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individuals, measles programs et cetera. we need to pay attention to that because i have extraordinary respect and admiration for the courageous and amazing things that medecins sans frontieres does, but the cavalry can't keep coming in at every single time because they'll have a limited amount of resources to do that. so we need to start developing some ingrown groups that can do that. the other thing is just, i couldn't help but think when you're talking about, we all said it but i know julie said it right off, that these are surprises that are not surprises. if you want change we've got to get the mindset to realize that outbreaks actually occur but when you're dealing with an infectious disease, you should be expecting them. i couldn't help but think when you were talking, thinking some you may have seen years ago that
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hbo series, a band of brothers come with a one and first airborne was going into vast on as the army was retreating to the guys in the anwar saying, and irregular army were saying why are you going in there? you get surrounded. he looked at the major from the 101st and said, we are paratroopers to we're supposed to be surrounded. so the same thing with infectious diseases, an infectious disease person you should expect there's going to be outbreaks and they shouldn't be surprises. so i will leave you with that. >> very good image. let's open for some comments and questions. we will take three or four at a time. down here in front. please identify yourself, and please be brief. there's a microphone. >> thank you very much. i am the owner of test consultants medical center in nigeria. we were the ones that jumped on the first and the last ebola grenade. thank you.
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[laughter] i wanted to raise the issue that i think is very important, is the issue of stigma. now, i have, i come here because of what lies ahead. in a country of 160 million people, 18 people were infected, 12 were from my hospital. now, eight have survived, and they've been declared that they are at zero, has the antibody but they're still suffering -- suffering from stigma. in a country and in a continent in a zone where 70-90% of the
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people get their health care from the private people, how are we going to be able to introduce this? when right now, the practice is stop the fever. if you have a fever at the gate, you don't come into the hospital. so how are we going to be able to convince them? because i heard the comment about -- it means if you have to really go in there and talk to the people and get to know how to overcome their fears, which we now know is a stigma. >> thank you. >> let's take a few additional comments and questions. right here. >> my name is wayne. i tip my hat to all of you. i think you've done a marvelous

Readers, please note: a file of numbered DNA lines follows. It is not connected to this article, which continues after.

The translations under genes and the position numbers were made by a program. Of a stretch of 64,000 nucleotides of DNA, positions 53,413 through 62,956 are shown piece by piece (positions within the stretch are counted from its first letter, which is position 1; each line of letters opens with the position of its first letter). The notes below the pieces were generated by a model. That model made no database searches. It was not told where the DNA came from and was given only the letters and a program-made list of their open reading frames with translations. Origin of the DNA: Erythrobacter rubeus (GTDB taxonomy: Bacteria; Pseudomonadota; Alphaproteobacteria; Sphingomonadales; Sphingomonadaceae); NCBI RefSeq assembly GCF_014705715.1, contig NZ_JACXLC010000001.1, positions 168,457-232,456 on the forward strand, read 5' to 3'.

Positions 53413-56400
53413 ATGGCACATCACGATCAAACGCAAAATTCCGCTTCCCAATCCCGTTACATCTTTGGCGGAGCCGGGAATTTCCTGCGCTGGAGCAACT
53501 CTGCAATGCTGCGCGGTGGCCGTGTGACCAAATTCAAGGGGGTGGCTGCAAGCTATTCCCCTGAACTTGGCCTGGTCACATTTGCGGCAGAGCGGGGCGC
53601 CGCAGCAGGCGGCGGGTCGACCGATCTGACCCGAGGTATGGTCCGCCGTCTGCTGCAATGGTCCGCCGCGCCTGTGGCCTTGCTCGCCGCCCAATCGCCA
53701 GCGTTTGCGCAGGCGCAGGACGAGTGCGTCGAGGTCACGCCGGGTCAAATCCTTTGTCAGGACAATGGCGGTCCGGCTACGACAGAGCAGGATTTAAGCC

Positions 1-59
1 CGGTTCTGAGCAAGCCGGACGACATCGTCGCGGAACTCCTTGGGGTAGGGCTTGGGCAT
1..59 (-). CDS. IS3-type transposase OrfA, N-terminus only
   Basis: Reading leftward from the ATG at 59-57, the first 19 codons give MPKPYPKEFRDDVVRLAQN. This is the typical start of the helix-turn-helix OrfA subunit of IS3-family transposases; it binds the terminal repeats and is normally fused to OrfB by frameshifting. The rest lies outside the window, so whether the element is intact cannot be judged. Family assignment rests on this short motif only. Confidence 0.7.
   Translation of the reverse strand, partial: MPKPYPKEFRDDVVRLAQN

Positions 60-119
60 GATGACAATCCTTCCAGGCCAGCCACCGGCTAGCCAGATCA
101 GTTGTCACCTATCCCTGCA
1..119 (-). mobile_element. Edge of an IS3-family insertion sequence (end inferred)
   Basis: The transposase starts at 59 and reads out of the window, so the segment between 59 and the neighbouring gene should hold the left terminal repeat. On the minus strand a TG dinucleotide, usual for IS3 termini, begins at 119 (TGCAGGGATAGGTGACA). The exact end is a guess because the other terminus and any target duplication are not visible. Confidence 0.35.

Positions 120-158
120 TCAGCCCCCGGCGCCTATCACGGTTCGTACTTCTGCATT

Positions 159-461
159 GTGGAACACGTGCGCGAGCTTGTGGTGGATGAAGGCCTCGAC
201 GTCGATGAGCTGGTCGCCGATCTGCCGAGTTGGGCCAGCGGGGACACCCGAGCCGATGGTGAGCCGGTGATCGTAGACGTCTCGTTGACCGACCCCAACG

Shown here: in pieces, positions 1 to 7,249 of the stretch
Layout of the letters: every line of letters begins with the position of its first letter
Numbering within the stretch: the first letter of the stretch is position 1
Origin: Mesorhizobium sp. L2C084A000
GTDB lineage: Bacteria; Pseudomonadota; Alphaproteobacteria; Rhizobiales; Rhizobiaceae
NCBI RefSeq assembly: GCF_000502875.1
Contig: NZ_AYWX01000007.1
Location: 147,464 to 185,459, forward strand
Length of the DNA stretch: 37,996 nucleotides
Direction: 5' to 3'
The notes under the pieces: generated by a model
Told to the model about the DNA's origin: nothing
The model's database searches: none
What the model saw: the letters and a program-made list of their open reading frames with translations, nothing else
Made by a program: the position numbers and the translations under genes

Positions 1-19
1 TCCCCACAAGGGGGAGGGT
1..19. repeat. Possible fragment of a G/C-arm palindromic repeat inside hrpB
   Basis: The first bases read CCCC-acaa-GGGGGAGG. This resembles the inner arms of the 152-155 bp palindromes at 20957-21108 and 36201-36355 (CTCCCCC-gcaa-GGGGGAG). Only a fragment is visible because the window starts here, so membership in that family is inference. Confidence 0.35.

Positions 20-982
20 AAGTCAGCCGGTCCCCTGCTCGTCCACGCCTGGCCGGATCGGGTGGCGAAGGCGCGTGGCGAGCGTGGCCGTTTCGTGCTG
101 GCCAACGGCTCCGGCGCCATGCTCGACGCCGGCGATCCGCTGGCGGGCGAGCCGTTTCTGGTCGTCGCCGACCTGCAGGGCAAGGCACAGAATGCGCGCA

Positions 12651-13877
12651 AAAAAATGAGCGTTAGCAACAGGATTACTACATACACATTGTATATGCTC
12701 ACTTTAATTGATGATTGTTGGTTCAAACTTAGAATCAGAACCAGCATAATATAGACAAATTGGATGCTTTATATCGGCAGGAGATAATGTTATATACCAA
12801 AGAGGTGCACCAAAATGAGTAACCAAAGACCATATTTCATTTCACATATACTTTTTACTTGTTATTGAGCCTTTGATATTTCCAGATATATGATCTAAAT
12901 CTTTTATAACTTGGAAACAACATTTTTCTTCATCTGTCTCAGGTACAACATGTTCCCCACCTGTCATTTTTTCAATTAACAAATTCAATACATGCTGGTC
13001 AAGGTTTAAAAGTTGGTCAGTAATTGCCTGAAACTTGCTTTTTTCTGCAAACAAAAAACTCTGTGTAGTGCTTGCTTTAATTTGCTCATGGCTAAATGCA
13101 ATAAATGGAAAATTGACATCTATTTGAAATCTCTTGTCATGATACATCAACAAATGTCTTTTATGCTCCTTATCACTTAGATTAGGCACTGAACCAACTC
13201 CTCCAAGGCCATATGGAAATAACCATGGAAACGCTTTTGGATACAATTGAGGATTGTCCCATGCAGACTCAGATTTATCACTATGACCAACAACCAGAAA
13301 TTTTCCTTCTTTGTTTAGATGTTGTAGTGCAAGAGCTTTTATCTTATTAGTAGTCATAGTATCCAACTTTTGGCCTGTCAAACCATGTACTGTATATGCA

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job from the beginning of this outbreak to testing vaccines and drugs, starting next month is really quite miraculous. one observation that strikes me, given the number of patients and the deaths, if i understood some of the earlier slides, only two drugs are being tested. it seems to me in this country alone there must be many candidate drugs, and i wonder how the funnel got that narrow? >> thank you. the gentleman right behind you there. >> eight years ago the international red cross warned about the development of biological weapons that could target people based on genotype. for instance, race. of the 16 white or yellow people have contracted ebola, all have survived except an elderly spanish priest. all the people died of ebola are
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black. does that mortality distinct and in addition to the off the chart number of infections and deaths that have occurred suggest that u.s. africa ebola variant may be a weaponized version of the virus? >> okay, let's take one other. right here, sir. we will come to you in a moment in the second round. >> thank you. again, i commend the effort. i'm the head of r&d at novavax, a recombinant vaccine company at i think the efforts to mend want to put any -- what you were doing, i think the companies have mobilize in a tremendous way vertically. i would point out that these are vectors, very focus on just the technology, and we go to our limitations. they haven't really worked in other settings. they have pre-existing immunity. they develop very low immunity to the target.
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we have non-human primate data. so i think that's the best, and i believe plan b should be at the forefront for a second kind of vaccine because there is some chance that when we come to phase two and look at this and say i don't is that something we want to push forward in stage three. so i appreciate comments on the long-term plan b sounds like it is being discussed. is there a short-term plan? >> thank you. so we have a question around overcoming fears, stigma, a question around is it only two drugs into public. a question around differentiation between black versus white versus u.s. versus africa population, is this weaponizeable, and the appeal around plan b.